Salisbury invested $80 million in upgrading its sewage treatment facility in response to a state mandate to filter more nutrients from its Chesapeake Bay-bound effluent.But Salisbury is a piker compared to Baltimore:
But when the new plant was switched on in 2010, the pollution still flowed, a report states. A second renovation attempt is scheduled to be completed in May 2018 at a cost of $64 million.
A new report released Wednesday shines a spotlight on the financial and environmental costs of the project.
The plant discharged more than 200 tons of nitrogen into the Wicomico River last year, more than four times what its permit allows, according to the Environmental Integrity Project. As of the end of September, it had released more than three times as much nitrogen as permitted for an entire year.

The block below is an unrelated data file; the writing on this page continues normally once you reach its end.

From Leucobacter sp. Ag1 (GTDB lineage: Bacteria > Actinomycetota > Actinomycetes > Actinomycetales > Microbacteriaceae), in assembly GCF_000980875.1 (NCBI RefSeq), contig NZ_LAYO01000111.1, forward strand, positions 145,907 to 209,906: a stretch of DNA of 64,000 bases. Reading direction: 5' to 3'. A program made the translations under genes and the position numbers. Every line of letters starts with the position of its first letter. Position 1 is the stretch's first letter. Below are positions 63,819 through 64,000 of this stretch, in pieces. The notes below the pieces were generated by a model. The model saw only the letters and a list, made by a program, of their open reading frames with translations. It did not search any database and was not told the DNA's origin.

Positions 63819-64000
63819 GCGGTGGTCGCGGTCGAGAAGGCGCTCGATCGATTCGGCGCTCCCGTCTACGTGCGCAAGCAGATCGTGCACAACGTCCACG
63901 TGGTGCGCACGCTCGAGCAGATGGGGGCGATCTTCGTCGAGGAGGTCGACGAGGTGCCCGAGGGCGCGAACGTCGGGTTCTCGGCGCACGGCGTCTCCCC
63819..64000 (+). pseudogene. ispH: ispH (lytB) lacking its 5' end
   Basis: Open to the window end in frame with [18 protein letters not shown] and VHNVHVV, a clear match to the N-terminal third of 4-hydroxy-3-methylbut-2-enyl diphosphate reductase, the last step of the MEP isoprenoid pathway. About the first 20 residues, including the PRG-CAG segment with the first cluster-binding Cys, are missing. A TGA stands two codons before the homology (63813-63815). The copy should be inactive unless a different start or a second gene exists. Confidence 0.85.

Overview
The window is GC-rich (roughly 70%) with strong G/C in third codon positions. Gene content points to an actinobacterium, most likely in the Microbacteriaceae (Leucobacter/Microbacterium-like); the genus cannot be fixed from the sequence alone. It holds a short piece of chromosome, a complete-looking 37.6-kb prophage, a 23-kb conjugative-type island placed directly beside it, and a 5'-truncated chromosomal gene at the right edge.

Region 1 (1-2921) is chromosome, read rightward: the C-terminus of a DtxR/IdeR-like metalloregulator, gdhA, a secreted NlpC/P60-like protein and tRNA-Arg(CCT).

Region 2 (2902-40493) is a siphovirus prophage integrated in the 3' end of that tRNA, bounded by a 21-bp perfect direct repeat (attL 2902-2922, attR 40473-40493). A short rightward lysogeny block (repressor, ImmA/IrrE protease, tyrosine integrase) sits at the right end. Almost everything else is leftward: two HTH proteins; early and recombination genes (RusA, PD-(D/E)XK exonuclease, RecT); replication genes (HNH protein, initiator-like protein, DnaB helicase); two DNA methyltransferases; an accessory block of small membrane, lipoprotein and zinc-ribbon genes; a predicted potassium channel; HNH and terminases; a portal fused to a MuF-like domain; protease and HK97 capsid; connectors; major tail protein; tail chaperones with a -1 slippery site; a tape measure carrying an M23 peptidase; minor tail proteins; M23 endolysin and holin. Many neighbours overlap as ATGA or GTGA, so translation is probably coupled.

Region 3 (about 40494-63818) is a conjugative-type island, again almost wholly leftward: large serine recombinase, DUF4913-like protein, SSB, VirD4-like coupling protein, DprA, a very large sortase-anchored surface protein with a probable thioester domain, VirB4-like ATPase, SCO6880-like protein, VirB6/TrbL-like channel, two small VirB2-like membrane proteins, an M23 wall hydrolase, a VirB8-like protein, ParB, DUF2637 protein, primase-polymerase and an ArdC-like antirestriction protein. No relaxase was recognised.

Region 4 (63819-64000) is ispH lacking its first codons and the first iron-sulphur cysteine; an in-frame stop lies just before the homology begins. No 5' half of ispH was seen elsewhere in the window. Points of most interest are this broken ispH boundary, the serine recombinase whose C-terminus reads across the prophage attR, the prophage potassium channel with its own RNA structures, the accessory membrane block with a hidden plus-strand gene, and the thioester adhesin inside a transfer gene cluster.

Despite spending $1.2 billion on plant upgrades since 2004, Maryland was home to 12 of the failing plants, the group said. That represents about one out of seven of the state's large-scale facilities.Meanwhile, the State and EPA try to blame farmers for Chesapeake Bay's pollution problems. Well, it's true. Farmers grow the food that city dwellers eat which turns into shit and piss in their sewage systems.
The list includes the state's second-largest sewage facility, the Patapsco Wastewater Treatment Plant near Baltimore, which discharged 3.7 million pounds of nitrogen last year. That's four times its permitted amount.